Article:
Tesla Has Finally Started Building Cybertrucks in a Slowing EV Market

(Photo Credit: LovelyMotors/Flickr)
(Photo Credit: LovelyMotors/Flickr)

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After years of delays, the first Cybertruck came off the assembly line at Tesla’s giga-factory in Texas last weekend.

But with EV sales slowing, it might be a while before the $40,000 vehicle becomes a ubiquitous presence on the road.

Get Out of My Dreams and Into My Truck

Tesla CEO Elon Musk unveiled the prototype Cybertruck way back in 2019, and despite a blunder when the apparent bulletproof windows were shattered by a lightly thrown metal ball, drivers were still intrigued. While most carmakers have designed EVs to look like their gas-powered counterparts, the aptly named Cybertruck, with its angular build and reflective stainless steel finish, is reminiscent of Blade Runner (only incapable of flight).

An unofficial, crowdsourced tally from Electrek found that nearly 2 million drivers have made a $100 refundable deposit to order the Cybertruck.

Most major car makers are winding down combustion-engine vehicle production in the next decade in favor of EVs. But besides needing a supply of lithium for batteries and a national charging infrastructure, carmakers are facing another problem: absconding buyers:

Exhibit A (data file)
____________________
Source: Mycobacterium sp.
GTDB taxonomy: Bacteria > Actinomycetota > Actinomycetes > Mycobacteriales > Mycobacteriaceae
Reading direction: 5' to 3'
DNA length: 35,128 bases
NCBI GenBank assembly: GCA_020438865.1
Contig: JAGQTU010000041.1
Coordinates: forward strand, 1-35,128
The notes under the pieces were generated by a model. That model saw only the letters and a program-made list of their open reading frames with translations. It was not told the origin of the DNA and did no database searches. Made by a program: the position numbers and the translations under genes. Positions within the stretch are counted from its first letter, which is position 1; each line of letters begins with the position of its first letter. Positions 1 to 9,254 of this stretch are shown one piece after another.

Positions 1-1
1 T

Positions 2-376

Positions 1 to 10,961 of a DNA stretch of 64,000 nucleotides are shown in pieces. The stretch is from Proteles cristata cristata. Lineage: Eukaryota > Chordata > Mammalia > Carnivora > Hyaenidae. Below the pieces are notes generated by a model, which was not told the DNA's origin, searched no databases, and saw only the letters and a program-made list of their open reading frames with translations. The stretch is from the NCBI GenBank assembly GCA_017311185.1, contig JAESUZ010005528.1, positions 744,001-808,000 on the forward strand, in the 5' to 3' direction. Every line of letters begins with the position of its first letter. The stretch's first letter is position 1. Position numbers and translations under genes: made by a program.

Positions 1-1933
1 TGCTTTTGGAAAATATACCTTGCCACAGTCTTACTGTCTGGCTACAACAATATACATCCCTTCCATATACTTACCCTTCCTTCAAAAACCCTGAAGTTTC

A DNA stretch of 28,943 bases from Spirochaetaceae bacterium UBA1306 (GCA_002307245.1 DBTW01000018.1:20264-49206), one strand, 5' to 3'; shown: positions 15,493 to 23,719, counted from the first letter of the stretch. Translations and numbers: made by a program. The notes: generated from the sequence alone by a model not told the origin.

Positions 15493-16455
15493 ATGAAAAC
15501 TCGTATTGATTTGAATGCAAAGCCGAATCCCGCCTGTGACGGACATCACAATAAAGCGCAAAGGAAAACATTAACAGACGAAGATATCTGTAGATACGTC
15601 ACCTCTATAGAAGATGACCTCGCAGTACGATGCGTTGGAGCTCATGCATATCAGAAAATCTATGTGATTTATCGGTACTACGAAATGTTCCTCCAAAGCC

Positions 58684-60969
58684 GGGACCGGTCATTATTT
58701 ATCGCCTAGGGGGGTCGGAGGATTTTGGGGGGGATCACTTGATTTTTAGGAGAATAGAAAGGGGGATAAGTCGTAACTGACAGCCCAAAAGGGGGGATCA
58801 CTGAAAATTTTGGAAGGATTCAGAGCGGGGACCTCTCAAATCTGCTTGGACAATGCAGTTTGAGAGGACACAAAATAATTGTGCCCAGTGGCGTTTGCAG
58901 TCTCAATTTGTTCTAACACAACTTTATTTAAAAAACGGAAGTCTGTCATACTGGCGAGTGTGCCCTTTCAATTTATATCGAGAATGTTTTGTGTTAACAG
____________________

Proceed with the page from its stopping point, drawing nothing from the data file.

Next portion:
• Market researcher Motor Intelligence found that EV sales grew by roughly 50% in the first half of 2023, far below the 71% growth rate last year. And Cox Automotive found that EV days’ supply — the time it takes a dealer to sell a new batch of inventory — went over 100 days, more than double the days’ supply for all models.
  • Obviously, EV interest is still there, but it might not be the quick, seismic shift some automakers were hoping for. Just last month, Lordstown Motor, an EV truck maker accused of inflating pre-order numbers of its vehicles, filed for bankruptcy. A Cox survey found that only 31% of dealers and 53% of buyers see EVs as the next big thing.

“EV growth will continue to outpace overall industry growth, but the days of 75% year-over-year growth are in the rearview mirror,” Cox’s research said. The hard-growth days are ahead.”

Life in the Slow Lane: Despite the initial hype, the Cybertruck doesn’t seem high on Musk’s list of future Tesla concerns. In an April earnings call, Musk wanted investors to remain realistic about the car, saying, “The start of production is always very slow, so I wouldn’t put too much stock in start of production. It’s kind of when does volume production actually happen, and that’s next year.” Musk knows that demand will be tricky going forward; that’s why he’s slashed the prices of Tesla’s Model 3 and Model Y vehicles six times already this year.